My car died on the freeway a week ago and I called him to see if he and his friend could come help. He was too busy. So on a Saturday night stranded on the side of the freeway I had to call a tow truck and deal with it alone.

    I'm so disappointed in my son and feel horrible kicking him out but Ive gotten to the point I cant deal with his disrespect and attitude anymore. His room is a pig stye, he refuses to learn how to do his own laundry, never offers to help and treats me like I'm stupid and don't know anything. I gave my life for him for the last 23 years and this is what I get in return. I hope I'm doing the tough love thing correctly. It hurts me while Im sure he is out partying nonstop and could care less.

    Should I change the locks? I think he might sneak back in during the day while I am at work. I have to stick to my guns and let him know I'm serious. My problem is - I'm worried this is doing more harm than good. Help!
  2. Sherril2000

    Sherril2000 Active Member

    I'm so sorry you are going through this. Your son's behavior sounds very similar to mine, his whole demeanor changes when he smokes pot. I believe you were very right to put him out. I know it's hard, we want the best for our children. Our minds know not enabling is the best help we can give, but our hearts break still. I'm new to this, so I'm not the best person to give advice. But I'm trying hard to stay strong by not enabling, & I think you should too. That's always my worry, too, by not helping am I doing more harm than good? After what I've gone through lately, though, & after reading good advice from those who have been through this I really believe consistently not enabling is the only thing that will help.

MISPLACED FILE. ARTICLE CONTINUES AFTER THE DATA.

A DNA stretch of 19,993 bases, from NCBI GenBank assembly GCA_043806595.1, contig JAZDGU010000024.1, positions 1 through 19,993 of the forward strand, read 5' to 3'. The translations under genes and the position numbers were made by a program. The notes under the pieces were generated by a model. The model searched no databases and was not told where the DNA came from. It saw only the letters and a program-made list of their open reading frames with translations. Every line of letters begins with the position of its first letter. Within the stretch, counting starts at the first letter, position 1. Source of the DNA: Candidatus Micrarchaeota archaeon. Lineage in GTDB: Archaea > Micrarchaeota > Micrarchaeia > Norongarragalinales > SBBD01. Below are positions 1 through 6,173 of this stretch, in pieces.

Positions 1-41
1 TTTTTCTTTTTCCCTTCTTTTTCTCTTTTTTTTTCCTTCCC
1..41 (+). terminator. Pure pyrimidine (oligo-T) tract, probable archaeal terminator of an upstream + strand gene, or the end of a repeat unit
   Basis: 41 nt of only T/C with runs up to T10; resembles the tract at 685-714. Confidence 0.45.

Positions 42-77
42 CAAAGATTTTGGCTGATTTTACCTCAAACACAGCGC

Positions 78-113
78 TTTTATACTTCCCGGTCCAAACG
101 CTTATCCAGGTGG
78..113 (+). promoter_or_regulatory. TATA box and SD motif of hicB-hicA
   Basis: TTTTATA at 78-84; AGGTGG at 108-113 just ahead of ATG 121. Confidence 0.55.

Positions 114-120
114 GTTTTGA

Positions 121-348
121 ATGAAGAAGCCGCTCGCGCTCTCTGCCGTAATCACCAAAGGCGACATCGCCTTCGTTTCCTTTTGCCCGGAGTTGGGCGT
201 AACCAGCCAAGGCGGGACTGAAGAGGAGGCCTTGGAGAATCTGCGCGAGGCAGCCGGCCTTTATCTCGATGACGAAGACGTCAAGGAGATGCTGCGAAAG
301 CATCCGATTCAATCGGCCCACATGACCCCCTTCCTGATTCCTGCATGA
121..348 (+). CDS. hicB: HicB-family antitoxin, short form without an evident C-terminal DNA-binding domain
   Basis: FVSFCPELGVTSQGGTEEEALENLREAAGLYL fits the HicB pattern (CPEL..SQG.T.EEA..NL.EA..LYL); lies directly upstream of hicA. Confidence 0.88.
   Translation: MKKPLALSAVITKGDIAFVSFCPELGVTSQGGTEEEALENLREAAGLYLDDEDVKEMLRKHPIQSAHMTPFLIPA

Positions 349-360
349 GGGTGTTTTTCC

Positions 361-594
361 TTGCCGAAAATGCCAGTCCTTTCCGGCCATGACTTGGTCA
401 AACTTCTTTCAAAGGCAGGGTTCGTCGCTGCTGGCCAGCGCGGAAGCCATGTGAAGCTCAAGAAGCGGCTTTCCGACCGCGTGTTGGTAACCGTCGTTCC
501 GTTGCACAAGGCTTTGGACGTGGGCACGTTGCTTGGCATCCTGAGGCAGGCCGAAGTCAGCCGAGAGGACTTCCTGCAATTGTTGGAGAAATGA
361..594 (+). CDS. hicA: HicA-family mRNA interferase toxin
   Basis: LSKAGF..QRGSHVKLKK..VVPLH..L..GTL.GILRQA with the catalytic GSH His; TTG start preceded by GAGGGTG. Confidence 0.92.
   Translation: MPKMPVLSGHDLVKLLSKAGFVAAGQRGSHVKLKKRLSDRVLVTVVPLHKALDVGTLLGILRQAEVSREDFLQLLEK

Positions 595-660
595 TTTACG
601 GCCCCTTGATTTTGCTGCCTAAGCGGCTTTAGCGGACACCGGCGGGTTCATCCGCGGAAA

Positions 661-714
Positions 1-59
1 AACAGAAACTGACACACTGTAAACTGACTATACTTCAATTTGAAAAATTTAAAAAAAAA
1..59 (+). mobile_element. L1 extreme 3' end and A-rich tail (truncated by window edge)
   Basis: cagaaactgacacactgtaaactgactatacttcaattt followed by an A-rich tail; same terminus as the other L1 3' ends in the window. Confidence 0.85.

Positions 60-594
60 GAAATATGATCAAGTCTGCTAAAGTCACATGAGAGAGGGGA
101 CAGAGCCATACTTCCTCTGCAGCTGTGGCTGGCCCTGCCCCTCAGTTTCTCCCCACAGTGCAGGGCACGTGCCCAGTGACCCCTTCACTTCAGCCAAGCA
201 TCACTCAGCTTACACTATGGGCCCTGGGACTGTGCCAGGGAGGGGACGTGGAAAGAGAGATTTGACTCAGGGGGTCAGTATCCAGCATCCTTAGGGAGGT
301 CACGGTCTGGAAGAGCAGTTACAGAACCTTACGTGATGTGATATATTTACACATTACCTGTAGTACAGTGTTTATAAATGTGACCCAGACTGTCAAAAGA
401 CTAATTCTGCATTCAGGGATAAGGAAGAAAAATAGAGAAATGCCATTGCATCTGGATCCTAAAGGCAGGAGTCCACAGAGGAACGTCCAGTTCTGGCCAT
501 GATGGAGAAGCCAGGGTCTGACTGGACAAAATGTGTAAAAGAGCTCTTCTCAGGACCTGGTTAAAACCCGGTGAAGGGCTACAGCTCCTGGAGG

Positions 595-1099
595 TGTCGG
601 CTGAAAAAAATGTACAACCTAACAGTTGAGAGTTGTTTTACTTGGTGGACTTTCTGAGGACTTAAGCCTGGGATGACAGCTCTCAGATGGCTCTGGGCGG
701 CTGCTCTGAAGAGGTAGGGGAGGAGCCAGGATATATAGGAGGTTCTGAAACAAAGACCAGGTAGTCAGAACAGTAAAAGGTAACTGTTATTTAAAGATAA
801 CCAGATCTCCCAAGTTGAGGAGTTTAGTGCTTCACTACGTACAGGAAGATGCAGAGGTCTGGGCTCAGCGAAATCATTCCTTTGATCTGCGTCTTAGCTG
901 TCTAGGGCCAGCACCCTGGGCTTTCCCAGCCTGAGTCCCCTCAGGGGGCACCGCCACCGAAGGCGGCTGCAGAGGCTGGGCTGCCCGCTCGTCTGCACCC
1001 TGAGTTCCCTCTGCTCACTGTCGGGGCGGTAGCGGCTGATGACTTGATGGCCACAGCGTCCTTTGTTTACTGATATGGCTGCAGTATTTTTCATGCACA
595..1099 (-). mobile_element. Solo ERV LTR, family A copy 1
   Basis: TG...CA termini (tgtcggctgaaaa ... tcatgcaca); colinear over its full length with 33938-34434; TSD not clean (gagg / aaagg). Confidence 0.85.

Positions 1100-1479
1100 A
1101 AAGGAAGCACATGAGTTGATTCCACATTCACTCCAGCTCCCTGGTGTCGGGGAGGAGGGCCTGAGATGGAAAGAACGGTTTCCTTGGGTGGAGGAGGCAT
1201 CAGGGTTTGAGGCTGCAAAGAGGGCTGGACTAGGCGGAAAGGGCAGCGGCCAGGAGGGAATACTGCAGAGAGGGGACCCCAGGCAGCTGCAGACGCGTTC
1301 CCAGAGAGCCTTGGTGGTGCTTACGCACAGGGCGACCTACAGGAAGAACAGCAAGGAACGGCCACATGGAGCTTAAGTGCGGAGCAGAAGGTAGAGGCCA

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  3. Tanya M

    Tanya M Living with an attitude of gratitude Staff Member

    :welcomecat:Welcome SeaGenie,

    In my opinion you did the only thing left that you could do. Your son is 23 years old and should be taking care of himself. Better that you get him out of your house now than allowing this to continue on as it would only get worse and be even harder.

    You handled this perfectly. Good for you that you can see he's trying to manipulate you into feeling guilty.

    The fact that he was too busy to come help you when your car broke down is very typical behavior of our difficult adult children. They can be so selfish.

    It's not so much as you "kicked" him out of your home, he simply overstayed his welcome.

    I'm glad you found this forum, you will find great support and advice here.

    ((HUGS)) to you......
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  4. 2much2recover

    2much2recover Well-Known Member

    Welcome to the club you never wanted to be a part of SeaGenie. I am glad you found this site but sorry for the reasons that brought you here.
    Definitely change the locks - you have a human right to feel both safe in your home and to know that your belongings are safe from theft when you are not at home.